Non-payment of the TV Licence fee could result in a civil offence instead of a criminal one, according to plans being discussed by MPs.
Currently, refusing to pay £145.50 a year for a colour licence can see you fined up to £1,000 and landed with a criminal record. Refusing to pay fines can result in a jail sentence.
By making licence fee non-payment a civil offense, you can still be fined and potentially visited by debt collectors instead of the police.
The news, broken by the Telegraph, reveals that justice secretary Chris Grayling and culture secretary Maria Miller are in favour of the idea and 101 cross party MPs have backed the idea.
The BBC is wary of the move, arguing that it could encourage people to skip paying the fee altogether. A BBC spokesperson said: “Legislation is a matter for the government, however changing the law could lead to higher evasion.
“Just a 1 per cent increase in evasion would lead to the loss of around £35m, the equivalent of around 10 BBC local radio stations.”
The news arrives in the wake of the BBC announcing that BBC Three could be dropped from the airwaves. The plans involve future BBC Three programmes being streamed online and the free spectrum being used for forthcoming timeshift channel BBC One +1.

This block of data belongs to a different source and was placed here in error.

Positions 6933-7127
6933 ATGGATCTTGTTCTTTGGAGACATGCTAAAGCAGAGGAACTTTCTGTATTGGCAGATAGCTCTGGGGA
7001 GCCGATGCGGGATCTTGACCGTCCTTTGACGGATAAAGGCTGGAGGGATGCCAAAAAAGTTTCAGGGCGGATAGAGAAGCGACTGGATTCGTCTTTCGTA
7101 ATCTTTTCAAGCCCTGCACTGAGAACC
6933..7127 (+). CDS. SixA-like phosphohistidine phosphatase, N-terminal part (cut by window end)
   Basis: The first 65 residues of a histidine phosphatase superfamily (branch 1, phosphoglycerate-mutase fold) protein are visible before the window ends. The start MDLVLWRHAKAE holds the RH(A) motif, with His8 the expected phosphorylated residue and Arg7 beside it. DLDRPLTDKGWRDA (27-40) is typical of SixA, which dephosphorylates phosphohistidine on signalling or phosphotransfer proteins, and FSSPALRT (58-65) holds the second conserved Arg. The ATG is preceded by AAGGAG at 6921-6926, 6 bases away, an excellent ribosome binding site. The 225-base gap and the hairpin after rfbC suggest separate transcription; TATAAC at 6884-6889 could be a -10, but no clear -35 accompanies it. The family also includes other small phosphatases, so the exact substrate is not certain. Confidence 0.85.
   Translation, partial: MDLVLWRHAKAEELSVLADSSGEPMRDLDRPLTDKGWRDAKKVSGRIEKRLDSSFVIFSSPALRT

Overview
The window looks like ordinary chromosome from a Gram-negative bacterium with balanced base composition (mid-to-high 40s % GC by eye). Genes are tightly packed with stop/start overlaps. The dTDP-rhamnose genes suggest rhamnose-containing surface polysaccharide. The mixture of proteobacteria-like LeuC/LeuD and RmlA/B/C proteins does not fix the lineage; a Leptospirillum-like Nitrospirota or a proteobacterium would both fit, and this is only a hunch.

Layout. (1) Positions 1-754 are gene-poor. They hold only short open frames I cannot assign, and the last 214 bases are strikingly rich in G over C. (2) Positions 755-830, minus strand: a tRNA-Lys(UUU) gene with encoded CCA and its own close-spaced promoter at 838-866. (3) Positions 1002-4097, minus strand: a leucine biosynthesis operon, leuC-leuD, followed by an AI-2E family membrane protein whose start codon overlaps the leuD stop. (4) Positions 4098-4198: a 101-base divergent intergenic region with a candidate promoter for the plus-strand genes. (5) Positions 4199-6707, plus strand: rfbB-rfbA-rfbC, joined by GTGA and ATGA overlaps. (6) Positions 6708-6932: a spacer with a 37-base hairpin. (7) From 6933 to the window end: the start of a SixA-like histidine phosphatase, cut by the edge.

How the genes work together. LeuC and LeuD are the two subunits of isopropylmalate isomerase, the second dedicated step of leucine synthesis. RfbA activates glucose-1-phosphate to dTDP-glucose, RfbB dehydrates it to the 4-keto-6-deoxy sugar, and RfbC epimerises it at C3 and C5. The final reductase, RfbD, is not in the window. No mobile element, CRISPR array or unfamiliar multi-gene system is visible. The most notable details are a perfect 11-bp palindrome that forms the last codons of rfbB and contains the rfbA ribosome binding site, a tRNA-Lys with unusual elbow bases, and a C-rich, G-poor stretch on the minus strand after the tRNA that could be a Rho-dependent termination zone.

The BBC has already experimented with launching BBC Three content on iPlayer as a more cost effective way to pilot future programmes. It’s also been hinted that a similar fate could befall BBC Four.
The cost of the licence fee is due to be negotiated in 2016. Until then, the BBC has pledged to keep the licence fee frozen at its current rate. As income from licences isn’t due to rise for the next two years, the BBC has had to look at how it can save money.